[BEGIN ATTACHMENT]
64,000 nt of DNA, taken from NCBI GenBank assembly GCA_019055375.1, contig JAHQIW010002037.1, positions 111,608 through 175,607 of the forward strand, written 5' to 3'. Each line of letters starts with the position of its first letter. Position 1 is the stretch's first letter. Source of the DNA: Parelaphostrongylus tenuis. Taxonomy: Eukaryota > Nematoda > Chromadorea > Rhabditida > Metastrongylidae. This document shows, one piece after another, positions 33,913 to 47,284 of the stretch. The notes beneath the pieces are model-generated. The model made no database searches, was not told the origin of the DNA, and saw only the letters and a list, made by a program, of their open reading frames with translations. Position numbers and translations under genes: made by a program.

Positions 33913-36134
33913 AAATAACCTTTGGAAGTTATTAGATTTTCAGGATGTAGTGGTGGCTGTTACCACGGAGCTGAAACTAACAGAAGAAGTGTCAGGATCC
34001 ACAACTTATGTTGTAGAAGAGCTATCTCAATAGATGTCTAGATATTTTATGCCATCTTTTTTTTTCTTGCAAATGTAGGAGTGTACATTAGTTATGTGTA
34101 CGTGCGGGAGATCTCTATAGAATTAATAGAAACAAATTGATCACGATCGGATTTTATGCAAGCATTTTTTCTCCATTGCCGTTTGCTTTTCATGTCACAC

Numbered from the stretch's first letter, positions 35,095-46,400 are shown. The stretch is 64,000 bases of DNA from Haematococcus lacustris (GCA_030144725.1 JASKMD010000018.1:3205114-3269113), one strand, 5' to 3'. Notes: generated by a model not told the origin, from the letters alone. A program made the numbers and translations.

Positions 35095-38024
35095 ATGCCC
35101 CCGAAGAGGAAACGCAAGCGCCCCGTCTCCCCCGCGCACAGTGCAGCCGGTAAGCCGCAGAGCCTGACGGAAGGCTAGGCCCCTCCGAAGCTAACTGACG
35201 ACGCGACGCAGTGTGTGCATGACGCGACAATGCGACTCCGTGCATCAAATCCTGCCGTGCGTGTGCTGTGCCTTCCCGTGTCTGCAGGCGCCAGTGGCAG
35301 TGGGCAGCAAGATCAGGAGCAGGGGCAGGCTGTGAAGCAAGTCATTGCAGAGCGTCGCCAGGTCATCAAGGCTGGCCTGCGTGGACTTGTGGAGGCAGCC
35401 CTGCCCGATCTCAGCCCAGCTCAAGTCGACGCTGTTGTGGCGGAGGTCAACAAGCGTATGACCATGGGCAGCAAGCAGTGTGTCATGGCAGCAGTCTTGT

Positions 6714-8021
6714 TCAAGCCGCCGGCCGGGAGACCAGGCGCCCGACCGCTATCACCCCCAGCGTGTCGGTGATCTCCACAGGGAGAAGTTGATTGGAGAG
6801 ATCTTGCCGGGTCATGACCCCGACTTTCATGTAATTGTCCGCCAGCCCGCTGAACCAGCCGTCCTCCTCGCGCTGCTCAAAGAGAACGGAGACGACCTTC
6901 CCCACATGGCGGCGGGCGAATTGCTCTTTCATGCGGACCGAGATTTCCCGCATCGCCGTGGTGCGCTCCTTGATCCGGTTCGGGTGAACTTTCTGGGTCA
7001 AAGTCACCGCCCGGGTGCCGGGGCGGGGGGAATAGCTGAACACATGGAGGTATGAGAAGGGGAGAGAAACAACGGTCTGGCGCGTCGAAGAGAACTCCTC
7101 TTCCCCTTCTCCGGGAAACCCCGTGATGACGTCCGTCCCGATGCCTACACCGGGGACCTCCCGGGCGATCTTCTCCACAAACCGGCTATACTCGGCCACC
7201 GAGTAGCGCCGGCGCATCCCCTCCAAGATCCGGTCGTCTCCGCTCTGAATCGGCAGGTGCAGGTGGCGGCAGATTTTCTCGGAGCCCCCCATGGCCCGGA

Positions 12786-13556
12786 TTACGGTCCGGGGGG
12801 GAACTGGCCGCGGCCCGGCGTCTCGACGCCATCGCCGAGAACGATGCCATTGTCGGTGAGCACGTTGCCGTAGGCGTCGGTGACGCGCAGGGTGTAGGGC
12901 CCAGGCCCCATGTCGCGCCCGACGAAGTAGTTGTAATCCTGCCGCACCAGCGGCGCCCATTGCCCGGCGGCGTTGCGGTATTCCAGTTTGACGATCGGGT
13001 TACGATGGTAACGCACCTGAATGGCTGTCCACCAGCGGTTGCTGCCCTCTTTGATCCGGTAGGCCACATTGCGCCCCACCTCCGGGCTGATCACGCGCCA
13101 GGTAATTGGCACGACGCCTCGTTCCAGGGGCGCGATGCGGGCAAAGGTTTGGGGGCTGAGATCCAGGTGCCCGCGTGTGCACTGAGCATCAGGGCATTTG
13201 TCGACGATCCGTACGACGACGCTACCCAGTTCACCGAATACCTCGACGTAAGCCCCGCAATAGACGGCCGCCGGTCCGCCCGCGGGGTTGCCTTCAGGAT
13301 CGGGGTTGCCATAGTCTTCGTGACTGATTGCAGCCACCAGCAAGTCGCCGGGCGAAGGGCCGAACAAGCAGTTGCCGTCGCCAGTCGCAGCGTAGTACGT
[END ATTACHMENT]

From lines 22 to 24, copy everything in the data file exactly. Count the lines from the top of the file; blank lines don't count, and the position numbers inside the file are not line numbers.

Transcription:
12801 GAACTGGCCGCGGCCCGGCGTCTCGACGCCATCGCCGAGAACGATGCCATTGTCGGTGAGCACGTTGCCGTAGGCGTCGGTGACGCGCAGGGTGTAGGGC
12901 CCAGGCCCCATGTCGCGCCCGACGAAGTAGTTGTAATCCTGCCGCACCAGCGGCGCCCATTGCCCGGCGGCGTTGCGGTATTCCAGTTTGACGATCGGGT
13001 TACGATGGTAACGCACCTGAATGGCTGTCCACCAGCGGTTGCTGCCCTCTTTGATCCGGTAGGCCACATTGCGCCCCACCTCCGGGCTGATCACGCGCCA